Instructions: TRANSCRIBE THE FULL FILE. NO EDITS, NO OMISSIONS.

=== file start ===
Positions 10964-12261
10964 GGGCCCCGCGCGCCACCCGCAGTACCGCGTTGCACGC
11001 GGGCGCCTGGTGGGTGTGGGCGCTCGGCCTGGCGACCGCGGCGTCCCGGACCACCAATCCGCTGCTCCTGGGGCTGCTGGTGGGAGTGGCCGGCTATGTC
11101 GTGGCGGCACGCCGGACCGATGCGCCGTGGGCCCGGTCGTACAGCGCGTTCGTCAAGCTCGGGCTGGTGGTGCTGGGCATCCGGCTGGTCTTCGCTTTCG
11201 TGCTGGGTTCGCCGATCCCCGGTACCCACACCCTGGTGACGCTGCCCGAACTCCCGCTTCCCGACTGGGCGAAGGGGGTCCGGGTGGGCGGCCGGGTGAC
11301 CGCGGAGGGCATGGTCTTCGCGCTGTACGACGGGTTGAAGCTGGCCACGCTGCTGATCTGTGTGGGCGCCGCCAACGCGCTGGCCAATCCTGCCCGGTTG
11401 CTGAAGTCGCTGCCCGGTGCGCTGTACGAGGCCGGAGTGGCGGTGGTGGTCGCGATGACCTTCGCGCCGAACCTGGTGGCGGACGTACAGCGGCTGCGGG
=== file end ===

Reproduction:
Positions 10964-12261
10964 GGGCCCCGCGCGCCACCCGCAGTACCGCGTTGCACGC
11001 GGGCGCCTGGTGGGTGTGGGCGCTCGGCCTGGCGACCGCGGCGTCCCGGACCACCAATCCGCTGCTCCTGGGGCTGCTGGTGGGAGTGGCCGGCTATGTC
11101 GTGGCGGCACGCCGGACCGATGCGCCGTGGGCCCGGTCGTACAGCGCGTTCGTCAAGCTCGGGCTGGTGGTGCTGGGCATCCGGCTGGTCTTCGCTTTCG
11201 TGCTGGGTTCGCCGATCCCCGGTACCCACACCCTGGTGACGCTGCCCGAACTCCCGCTTCCCGACTGGGCGAAGGGGGTCCGGGTGGGCGGCCGGGTGAC
11301 CGCGGAGGGCATGGTCTTCGCGCTGTACGACGGGTTGAAGCTGGCCACGCTGCTGATCTGTGTGGGCGCCGCCAACGCGCTGGCCAATCCTGCCCGGTTG
11401 CTGAAGTCGCTGCCCGGTGCGCTGTACGAGGCCGGAGTGGCGGTGGTGGTCGCGATGACCTTCGCGCCGAACCTGGTGGCGGACGTACAGCGGCTGCGGG